Pre-Qualification vs. Pre-Approval: What’s the Difference?
If you are starting the home buying process, you may have heard that you need to get pre-qualified or pre-approved. Although many people use these terms interchangeably, there are very important differences between the two terms that every homebuyer should understand.
Pre-qualification is seen as the first step in the mortgage process, and is usually done over the phone or online with a Loan Originator. You provide the lender with an overall financial picture, including your debt, income, and assets. The lender reviews everything and gives you an estimate of how much you can expect to borrow. Pre-qualification is based solely on the information you provide to the lender and can give you a starting point for your homebuying search.
A pre-approval can be done first or as a next step after pre-qualification. It requires the borrower to complete an official mortgage application and supply all the necessary documentation to perform an extensive check on your financial history and current credit rating. During the pre-approval process, you will discuss product and rate options because this is often based, in part, on your credit score. You may even lock in an interest rate. You will receive a conditional commitment in writing for an exact loan amount, allowing you to look for a home at or below that price level. Pre-approval puts you at advantage when you are negotiating with a seller because they know you are one step closer to being able to afford their home.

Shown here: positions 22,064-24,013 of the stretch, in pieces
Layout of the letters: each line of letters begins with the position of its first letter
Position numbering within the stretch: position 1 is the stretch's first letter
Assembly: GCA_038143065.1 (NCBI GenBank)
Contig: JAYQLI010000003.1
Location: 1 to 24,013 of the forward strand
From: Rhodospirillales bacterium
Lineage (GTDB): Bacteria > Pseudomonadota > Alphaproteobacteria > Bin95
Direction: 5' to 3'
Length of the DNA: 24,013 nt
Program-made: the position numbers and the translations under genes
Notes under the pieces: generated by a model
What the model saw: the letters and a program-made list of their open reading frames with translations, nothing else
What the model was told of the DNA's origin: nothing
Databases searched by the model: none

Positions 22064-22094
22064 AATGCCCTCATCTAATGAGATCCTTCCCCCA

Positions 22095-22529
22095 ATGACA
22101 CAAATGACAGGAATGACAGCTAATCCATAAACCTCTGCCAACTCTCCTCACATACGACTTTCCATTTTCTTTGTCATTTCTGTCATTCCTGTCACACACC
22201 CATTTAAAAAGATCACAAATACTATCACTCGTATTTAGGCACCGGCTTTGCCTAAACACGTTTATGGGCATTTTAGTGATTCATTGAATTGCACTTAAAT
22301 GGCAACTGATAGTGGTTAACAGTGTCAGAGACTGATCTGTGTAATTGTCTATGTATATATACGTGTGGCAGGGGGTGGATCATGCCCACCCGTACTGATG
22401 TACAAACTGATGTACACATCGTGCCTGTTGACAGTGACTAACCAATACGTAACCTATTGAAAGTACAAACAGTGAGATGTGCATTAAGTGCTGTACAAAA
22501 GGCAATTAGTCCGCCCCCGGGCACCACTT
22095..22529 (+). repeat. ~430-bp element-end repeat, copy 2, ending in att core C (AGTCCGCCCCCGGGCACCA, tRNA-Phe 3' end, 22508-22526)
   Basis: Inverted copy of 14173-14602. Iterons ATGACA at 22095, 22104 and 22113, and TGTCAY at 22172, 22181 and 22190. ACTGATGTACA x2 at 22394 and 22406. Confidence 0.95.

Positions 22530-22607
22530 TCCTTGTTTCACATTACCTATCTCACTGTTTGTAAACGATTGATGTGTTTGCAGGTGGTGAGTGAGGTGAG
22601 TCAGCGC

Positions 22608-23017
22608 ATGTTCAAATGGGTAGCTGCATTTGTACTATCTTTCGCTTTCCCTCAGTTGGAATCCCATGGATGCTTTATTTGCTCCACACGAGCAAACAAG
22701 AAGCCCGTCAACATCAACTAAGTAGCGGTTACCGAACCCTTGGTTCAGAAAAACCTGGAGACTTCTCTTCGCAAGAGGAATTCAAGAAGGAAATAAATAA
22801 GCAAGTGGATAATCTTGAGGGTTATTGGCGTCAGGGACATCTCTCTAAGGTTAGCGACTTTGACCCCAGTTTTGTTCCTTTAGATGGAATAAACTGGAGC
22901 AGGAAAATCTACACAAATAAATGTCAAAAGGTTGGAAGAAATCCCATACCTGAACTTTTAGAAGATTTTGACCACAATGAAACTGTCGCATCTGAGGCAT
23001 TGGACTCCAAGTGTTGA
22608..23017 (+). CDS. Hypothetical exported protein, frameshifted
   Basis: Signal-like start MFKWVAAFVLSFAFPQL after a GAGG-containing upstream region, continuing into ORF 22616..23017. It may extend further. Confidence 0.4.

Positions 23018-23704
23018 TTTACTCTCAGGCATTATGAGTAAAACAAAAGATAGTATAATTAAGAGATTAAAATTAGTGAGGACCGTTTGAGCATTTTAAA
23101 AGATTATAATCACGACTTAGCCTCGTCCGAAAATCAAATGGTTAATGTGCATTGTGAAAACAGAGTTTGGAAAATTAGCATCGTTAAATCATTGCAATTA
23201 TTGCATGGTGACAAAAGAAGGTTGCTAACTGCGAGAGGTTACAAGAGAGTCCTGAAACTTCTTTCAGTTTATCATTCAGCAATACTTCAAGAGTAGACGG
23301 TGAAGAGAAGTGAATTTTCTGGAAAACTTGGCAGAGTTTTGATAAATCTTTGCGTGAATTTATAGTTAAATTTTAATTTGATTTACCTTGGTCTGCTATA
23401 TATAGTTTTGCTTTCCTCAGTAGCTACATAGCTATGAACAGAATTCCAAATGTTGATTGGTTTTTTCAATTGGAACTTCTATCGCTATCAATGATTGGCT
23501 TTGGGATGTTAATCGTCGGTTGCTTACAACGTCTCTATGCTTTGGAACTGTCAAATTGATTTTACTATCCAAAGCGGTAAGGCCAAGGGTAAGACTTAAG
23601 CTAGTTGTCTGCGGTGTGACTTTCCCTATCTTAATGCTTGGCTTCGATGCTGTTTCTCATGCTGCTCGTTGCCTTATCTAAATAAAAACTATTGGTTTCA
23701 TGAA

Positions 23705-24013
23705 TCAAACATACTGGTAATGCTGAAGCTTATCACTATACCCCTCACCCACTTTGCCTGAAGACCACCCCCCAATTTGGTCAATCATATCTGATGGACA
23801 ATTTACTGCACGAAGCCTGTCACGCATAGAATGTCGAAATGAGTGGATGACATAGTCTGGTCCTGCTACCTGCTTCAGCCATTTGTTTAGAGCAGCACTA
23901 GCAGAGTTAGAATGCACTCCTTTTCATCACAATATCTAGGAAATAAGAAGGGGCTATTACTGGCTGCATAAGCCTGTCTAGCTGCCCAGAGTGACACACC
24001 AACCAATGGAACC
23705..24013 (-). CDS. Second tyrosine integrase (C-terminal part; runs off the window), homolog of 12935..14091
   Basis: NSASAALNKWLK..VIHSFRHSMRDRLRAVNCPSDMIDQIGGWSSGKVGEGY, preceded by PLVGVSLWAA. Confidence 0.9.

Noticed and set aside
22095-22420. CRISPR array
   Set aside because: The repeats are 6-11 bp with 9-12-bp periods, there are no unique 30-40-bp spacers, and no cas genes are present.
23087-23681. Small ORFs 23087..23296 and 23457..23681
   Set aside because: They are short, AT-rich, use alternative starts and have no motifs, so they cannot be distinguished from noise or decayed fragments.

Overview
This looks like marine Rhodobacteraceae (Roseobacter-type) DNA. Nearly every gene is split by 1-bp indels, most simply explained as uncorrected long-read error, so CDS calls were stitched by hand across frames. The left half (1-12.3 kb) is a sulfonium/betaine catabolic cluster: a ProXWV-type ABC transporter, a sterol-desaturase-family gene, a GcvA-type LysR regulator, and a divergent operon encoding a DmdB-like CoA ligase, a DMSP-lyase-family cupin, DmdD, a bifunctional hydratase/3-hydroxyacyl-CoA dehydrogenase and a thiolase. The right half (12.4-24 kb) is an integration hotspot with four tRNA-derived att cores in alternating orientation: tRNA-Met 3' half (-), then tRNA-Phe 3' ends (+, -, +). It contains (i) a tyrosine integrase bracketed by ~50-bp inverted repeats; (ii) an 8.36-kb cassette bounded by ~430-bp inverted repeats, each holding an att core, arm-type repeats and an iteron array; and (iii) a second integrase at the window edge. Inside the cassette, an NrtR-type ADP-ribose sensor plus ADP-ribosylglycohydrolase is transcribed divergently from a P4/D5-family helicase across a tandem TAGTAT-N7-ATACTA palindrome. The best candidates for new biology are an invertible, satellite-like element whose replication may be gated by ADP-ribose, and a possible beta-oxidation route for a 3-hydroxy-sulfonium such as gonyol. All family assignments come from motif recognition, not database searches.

The advantage of completing both steps before you begin house hunting is that you will have a good idea in advance of how much you can afford. You won’t waste time with guessing or looking at properties that are beyond you means. The pre-approval also enables you to move quickly when you find the perfect home, because the seller knows that your offer is serious, especially in a competitive market.